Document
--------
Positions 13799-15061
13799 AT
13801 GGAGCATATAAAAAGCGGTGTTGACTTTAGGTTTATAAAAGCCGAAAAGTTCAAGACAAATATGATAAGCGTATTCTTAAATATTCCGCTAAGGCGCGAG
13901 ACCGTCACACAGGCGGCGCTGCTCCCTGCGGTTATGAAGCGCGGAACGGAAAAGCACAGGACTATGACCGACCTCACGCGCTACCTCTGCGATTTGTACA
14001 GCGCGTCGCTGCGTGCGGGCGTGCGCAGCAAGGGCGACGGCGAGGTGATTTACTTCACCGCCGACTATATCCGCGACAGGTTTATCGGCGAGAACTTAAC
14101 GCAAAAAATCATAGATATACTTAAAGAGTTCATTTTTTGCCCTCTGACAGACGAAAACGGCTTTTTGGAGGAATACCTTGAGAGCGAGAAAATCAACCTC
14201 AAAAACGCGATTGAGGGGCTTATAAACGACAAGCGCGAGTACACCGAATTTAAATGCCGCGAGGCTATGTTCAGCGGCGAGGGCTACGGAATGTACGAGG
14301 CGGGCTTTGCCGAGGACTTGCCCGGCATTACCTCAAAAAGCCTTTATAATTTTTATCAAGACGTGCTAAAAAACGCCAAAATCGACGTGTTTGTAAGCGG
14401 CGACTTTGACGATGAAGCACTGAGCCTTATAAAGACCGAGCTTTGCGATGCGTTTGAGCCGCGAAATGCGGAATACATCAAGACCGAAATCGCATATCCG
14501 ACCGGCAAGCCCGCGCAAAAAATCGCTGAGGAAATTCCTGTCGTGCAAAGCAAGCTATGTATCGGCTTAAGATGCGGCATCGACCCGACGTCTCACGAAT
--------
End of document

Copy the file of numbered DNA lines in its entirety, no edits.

Positions 13799-15061
13799 AT
13801 GGAGCATATAAAAAGCGGTGTTGACTTTAGGTTTATAAAAGCCGAAAAGTTCAAGACAAATATGATAAGCGTATTCTTAAATATTCCGCTAAGGCGCGAG
13901 ACCGTCACACAGGCGGCGCTGCTCCCTGCGGTTATGAAGCGCGGAACGGAAAAGCACAGGACTATGACCGACCTCACGCGCTACCTCTGCGATTTGTACA
14001 GCGCGTCGCTGCGTGCGGGCGTGCGCAGCAAGGGCGACGGCGAGGTGATTTACTTCACCGCCGACTATATCCGCGACAGGTTTATCGGCGAGAACTTAAC
14101 GCAAAAAATCATAGATATACTTAAAGAGTTCATTTTTTGCCCTCTGACAGACGAAAACGGCTTTTTGGAGGAATACCTTGAGAGCGAGAAAATCAACCTC
14201 AAAAACGCGATTGAGGGGCTTATAAACGACAAGCGCGAGTACACCGAATTTAAATGCCGCGAGGCTATGTTCAGCGGCGAGGGCTACGGAATGTACGAGG
14301 CGGGCTTTGCCGAGGACTTGCCCGGCATTACCTCAAAAAGCCTTTATAATTTTTATCAAGACGTGCTAAAAAACGCCAAAATCGACGTGTTTGTAAGCGG
14401 CGACTTTGACGATGAAGCACTGAGCCTTATAAAGACCGAGCTTTGCGATGCGTTTGAGCCGCGAAATGCGGAATACATCAAGACCGAAATCGCATATCCG
14501 ACCGGCAAGCCCGCGCAAAAAATCGCTGAGGAAATTCCTGTCGTGCAAAGCAAGCTATGTATCGGCTTAAGATGCGGCATCGACCCGACGTCTCACGAAT